In the series of flowers presented at cafe Demitasse, Annette decided to exhibit this body of work because flowers embody a fragility yet possess incredible strength, yearning to be alive, growing, and moving towards the light. Within the paintings, there is a subtle reference to dance, to the movement inherent in the flowers she paints, expressing the essence of being alive and the longing for another state of being while finding beauty in the present moment. The more Annette concentrates on flowers, the more she understands the meditation that Eckhart Tolle shares about 'looking at a flower' or observing the perfection of nature. When she visited the fields of poppies in Lancaster, California, she became enthralled with the delicacy of the poppies; the petals swaying in the wind reminded her of the flowing dresses of dancers in Alvin Ailey’s performances.



When developing a series of artwork, Annette's initial process involves taking pictures of nature and going for walks to admire gardens and various plants, then seeing if the photographs resonate with her. Once she has chosen a photograph, she begins painting in the afternoon when the light is at its best in her studio. Annette's focus is to extract the most vibrant light from the photos and present it in the paintings. While she enjoys the immediacy of pastels due to their direct contact with the paper, she currently works mostly in acrylic. The immediacy of acrylic paint means that her gesture cannot be erased—it serves as a witness to the moment. Annette begins her artistic process by going for a walk, grabbing coffee, and immersing herself in nature to get inspired and move her body. She starts with a photograph that she has taken, often drawn to a particular movement or light that catches her eye. The process evolves from a sense of magic, where she discovers emerging shapes, to moments of total panic, and eventually to the surprise of a finished piece. Through this process, Annette learns focus and discipline. She cherishes that magical moment when everything falls into place, and there's no need to question anything anymore.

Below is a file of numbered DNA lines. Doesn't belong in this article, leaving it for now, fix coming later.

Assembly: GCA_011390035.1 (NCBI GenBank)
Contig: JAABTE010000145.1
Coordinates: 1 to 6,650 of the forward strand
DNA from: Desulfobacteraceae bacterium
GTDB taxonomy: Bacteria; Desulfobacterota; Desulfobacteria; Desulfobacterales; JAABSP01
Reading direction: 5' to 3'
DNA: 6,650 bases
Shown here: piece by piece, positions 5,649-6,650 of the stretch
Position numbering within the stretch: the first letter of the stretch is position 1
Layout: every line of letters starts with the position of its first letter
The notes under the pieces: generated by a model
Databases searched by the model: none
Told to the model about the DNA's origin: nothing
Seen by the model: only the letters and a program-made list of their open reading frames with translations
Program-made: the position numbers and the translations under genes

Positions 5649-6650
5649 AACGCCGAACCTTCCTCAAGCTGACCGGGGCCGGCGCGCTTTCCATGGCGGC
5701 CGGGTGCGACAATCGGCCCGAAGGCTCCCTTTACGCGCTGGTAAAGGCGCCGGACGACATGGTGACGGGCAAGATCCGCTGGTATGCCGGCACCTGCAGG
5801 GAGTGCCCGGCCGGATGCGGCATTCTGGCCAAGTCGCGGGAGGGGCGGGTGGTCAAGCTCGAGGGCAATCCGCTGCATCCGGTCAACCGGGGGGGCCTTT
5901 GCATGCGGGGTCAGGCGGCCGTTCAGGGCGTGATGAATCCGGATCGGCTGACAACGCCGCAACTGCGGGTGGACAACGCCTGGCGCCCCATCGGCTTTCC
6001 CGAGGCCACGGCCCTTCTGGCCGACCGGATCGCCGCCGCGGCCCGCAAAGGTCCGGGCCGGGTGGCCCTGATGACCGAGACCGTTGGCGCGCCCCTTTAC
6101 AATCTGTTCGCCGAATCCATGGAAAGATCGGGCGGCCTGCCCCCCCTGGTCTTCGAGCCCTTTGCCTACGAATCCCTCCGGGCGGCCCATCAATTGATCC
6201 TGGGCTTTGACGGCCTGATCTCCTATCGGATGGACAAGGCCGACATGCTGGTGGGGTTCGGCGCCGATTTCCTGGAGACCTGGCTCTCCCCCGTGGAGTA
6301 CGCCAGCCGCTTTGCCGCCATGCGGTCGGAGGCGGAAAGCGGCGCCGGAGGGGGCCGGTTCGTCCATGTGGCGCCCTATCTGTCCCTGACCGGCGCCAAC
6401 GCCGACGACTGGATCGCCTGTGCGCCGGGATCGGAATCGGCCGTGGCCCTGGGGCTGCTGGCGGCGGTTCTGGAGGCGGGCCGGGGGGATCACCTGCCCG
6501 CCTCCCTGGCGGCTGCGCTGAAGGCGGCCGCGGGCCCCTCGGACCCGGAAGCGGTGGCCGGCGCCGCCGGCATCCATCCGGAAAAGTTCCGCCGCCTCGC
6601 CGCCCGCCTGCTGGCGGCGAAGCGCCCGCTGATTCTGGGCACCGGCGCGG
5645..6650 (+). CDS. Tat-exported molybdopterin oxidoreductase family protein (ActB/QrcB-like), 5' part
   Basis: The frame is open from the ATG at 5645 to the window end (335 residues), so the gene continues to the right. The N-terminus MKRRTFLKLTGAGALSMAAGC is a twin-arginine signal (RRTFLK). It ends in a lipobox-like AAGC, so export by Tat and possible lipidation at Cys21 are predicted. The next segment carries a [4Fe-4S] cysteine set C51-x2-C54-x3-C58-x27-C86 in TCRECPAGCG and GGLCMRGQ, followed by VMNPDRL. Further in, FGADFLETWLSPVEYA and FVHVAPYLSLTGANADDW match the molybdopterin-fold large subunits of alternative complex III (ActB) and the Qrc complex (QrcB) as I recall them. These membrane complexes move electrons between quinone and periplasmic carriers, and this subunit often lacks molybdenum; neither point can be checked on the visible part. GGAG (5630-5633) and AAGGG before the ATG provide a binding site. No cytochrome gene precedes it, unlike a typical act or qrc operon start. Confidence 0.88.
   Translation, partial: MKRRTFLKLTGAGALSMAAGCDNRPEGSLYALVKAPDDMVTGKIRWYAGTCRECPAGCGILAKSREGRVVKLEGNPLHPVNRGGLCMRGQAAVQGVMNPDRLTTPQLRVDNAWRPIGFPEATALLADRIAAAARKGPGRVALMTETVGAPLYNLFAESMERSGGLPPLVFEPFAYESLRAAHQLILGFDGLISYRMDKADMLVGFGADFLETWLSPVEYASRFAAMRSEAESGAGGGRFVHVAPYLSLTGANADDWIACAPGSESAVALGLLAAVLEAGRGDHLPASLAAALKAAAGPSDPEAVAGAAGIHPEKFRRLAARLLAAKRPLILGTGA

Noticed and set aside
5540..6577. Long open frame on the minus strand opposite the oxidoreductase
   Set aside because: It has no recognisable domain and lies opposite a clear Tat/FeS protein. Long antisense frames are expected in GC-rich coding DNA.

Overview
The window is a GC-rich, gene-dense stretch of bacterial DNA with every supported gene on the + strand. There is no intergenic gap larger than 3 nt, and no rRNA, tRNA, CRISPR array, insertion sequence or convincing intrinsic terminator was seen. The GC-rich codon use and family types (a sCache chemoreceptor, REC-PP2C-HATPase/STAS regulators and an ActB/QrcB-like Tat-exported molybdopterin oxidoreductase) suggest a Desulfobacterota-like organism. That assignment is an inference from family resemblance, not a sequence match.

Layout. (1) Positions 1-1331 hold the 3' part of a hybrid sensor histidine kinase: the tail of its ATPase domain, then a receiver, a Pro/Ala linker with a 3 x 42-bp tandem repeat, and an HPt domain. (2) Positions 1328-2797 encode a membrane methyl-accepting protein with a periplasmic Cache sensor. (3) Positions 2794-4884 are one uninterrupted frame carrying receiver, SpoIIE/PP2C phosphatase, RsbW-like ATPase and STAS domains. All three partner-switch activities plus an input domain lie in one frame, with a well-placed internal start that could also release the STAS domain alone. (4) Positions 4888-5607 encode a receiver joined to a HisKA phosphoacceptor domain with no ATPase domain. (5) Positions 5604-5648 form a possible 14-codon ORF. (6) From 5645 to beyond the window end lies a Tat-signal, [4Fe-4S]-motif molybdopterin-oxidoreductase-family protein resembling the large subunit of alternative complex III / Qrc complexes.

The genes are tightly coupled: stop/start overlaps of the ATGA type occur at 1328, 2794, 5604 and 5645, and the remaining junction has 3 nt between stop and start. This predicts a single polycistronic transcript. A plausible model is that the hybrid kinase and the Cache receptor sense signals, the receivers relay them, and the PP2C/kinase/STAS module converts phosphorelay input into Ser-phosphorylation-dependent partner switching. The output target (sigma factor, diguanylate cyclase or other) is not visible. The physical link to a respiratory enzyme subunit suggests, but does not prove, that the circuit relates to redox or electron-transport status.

Annette hopes that viewers of her artwork, particularly this series of flowers, can find hope in the colors and be drawn towards the light. In times when it can feel as if we are surrounded by darkness, she encourages people to reconnect with nature, to find inspiration in its beauty. Her aim is to contribute to a sense of hope, joy, and a positive start to the day—perhaps with that morning coffee! She aims to evoke the surprise and delight inherent in the creative process. Annette's message is simple: Just do it! Create! Don't wait for the perfect moment or the perfect space.



The common theme throughout Annette's artwork is the impulse of movement—of creating, striving towards something, searching for an existence. Her future projects include working on a series of sunsets and sunrises above the Santa Monica beaches. She loves the sense of freedom you experience there. Additionally, Annette creates children's illustrations and is exploring ways to incorporate her fine art into them.

Annette would also like to thank her husband, Tibor, for his love and support. He's her rock, bringing a smile to her face every day.